e isn’t much that I know about reducing the stress, but between my own moves and working as a mover in high school, I’ve learned a thing or two about reducing costs. Below are my money saving tips I’ve learned while moving.
Money Saving Tips When Moving
I have moved twice now since getting married and have yet to buy moving boxes. The secret is the grocery store. Moving uses a lot of boxes, but shipping eggs, cereal, and canned goods to your local supermarket uses even more. If you ask, some stores will set boxes aside for you. Others won’t but will still let you take any empty boxes when they are stocking the shelves.
Also, think about what actually has to be boxed up and what can be packed using other means. The clothes in my dresser stay in the drawers. I just remove the full drawers when it is time to move the dresser, and re-insert when the dresser is on the moving truck. I don’t pack things like towels or blankets either, because I’ve got other uses for those.
Bubble wrap and moving blankets are very important for moving fragile and oddly-shaped items safely, except that you should use alternatives to these items first before buying or renting any. Instead of bubble wrap, use spare towels, sheets, or even t-shirts to protect fragile items when you pack them in your free boxes.
When I was a mover, we used a ton of newspaper when packing the glassware. In the weeks leading up to the move, ask friends and family to save old newspapers for you to use. Don’t know anyone that still gets the paper? When the day is over, stores rip the cover off unsold papers to return to the printer and dispose of the rest. If you figure out when they do this and go in and ask for them, you will get these day old newspapers for free.
When loading the truck, you want to protect the surfaces of your furniture with moving blankets. Instead of paying for these, use your blankets from your home.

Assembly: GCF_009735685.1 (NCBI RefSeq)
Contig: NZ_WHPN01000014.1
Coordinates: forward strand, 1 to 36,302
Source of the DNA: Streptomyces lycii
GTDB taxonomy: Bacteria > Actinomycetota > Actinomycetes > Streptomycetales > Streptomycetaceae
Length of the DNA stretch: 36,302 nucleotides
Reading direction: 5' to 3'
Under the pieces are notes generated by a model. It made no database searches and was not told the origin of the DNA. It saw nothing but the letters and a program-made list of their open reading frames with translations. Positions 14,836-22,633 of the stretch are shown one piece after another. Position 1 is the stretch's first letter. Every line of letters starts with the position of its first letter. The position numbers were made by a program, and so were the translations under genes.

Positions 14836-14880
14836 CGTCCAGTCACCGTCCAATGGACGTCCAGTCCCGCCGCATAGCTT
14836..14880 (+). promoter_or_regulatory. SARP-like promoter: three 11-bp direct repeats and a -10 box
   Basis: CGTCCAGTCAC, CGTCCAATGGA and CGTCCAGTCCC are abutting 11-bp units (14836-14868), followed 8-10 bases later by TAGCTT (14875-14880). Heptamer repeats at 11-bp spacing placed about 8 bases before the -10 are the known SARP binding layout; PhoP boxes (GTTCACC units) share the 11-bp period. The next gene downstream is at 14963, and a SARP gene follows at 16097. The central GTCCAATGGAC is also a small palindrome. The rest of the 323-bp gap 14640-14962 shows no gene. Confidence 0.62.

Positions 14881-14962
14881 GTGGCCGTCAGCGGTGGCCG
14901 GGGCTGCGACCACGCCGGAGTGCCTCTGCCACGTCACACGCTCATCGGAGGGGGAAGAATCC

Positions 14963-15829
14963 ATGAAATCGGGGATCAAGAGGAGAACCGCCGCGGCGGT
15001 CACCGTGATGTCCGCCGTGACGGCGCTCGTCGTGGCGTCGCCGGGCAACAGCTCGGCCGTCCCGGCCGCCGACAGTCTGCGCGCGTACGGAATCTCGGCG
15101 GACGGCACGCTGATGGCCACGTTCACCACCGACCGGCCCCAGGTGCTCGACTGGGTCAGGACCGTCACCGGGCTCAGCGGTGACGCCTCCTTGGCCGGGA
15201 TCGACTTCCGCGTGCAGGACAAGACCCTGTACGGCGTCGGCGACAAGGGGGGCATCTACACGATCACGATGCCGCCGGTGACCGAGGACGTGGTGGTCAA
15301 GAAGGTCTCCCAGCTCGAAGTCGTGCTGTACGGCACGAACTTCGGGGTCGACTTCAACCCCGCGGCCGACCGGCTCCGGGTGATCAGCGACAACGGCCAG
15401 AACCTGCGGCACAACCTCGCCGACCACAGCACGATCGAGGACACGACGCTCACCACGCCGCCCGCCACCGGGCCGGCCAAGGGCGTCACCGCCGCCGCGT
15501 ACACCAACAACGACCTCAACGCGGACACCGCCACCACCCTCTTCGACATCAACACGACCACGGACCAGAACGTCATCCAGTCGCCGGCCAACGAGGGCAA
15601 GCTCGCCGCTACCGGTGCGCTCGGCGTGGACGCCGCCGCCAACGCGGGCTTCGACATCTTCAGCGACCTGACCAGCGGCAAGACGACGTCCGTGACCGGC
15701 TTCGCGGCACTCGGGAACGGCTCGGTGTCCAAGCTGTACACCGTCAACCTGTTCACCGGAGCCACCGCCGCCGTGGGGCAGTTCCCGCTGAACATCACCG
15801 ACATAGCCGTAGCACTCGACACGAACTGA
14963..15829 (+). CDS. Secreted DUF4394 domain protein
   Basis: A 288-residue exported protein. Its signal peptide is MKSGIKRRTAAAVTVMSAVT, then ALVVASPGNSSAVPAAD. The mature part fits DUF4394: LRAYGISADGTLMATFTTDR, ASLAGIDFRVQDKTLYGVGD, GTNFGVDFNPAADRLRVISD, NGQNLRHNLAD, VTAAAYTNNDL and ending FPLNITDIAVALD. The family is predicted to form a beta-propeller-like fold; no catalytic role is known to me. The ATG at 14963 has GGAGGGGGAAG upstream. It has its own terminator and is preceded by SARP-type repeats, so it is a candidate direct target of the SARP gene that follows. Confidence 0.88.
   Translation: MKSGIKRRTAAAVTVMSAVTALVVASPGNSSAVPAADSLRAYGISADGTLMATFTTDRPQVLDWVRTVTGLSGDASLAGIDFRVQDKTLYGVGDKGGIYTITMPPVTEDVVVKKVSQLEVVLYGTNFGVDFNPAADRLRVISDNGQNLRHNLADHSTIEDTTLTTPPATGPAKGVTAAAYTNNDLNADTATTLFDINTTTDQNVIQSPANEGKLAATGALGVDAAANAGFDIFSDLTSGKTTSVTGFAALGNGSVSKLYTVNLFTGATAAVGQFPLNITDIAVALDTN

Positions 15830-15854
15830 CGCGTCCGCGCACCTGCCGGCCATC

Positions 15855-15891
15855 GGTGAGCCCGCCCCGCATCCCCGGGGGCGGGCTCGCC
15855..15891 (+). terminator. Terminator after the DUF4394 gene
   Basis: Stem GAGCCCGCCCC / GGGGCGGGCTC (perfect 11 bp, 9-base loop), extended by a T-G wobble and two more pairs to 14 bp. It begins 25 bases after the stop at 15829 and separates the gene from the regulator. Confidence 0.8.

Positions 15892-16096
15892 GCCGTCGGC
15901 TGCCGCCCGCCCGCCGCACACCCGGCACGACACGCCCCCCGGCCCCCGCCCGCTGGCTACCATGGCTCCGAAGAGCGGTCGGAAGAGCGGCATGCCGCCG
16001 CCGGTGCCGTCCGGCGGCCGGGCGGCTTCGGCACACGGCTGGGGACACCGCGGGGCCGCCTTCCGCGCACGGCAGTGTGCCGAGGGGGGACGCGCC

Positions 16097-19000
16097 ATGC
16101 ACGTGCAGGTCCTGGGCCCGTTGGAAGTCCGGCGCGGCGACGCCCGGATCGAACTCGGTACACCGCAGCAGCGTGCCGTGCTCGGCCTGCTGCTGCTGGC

Getting the right size truck is absolutely critical. I’ve made the mistake of getting a smaller truck than I needed. When that happens, you wind up needing to make a second trip. Since truck rentals charge by the mile, a second trip basically doubles your cost.
On the flip side, larger trucks have a higher per-day cost and use more fuel. If you rent a truck that is bigger than you need, you are wasting money and wasting gas. I once helped with a move where the person rented the largest truck available and only loaded it half full. So think long and hard about how much stuff you have, and get a friend who is good at Tetris to organize the loading of the truck.
For longer distance moves, you may be tempted to use a service like Pods. My experience is that they are much more expensive than renting a moving truck. The claim is that they are competitive when you add in the cost of fuel and highway tolls. But when my brother moved cross country three years ago, the truck, gas, tolls, and motel rooms still cost over $2000 less than the price Pods quoted him.
There is also a third option. Companies like ABF will rent out less-than-load (LTL) space on tractor-trailers. You can have them bring the trailer directly to your old and new addresses. Or, if you live relatively near one of their terminals, you can bring your stuff to them and load it there.
When I moved to Colorado, it was cheaper to rent a 16 foot truck to drive to their terminal than to pay to have the trailer brought to me. You will pay by the linear foot. Since the trailer is both wider and taller than a moving truck, you will use a shorter length then you need in the truck. That 16 foot truck filled less than 7 linear feet in the trailer.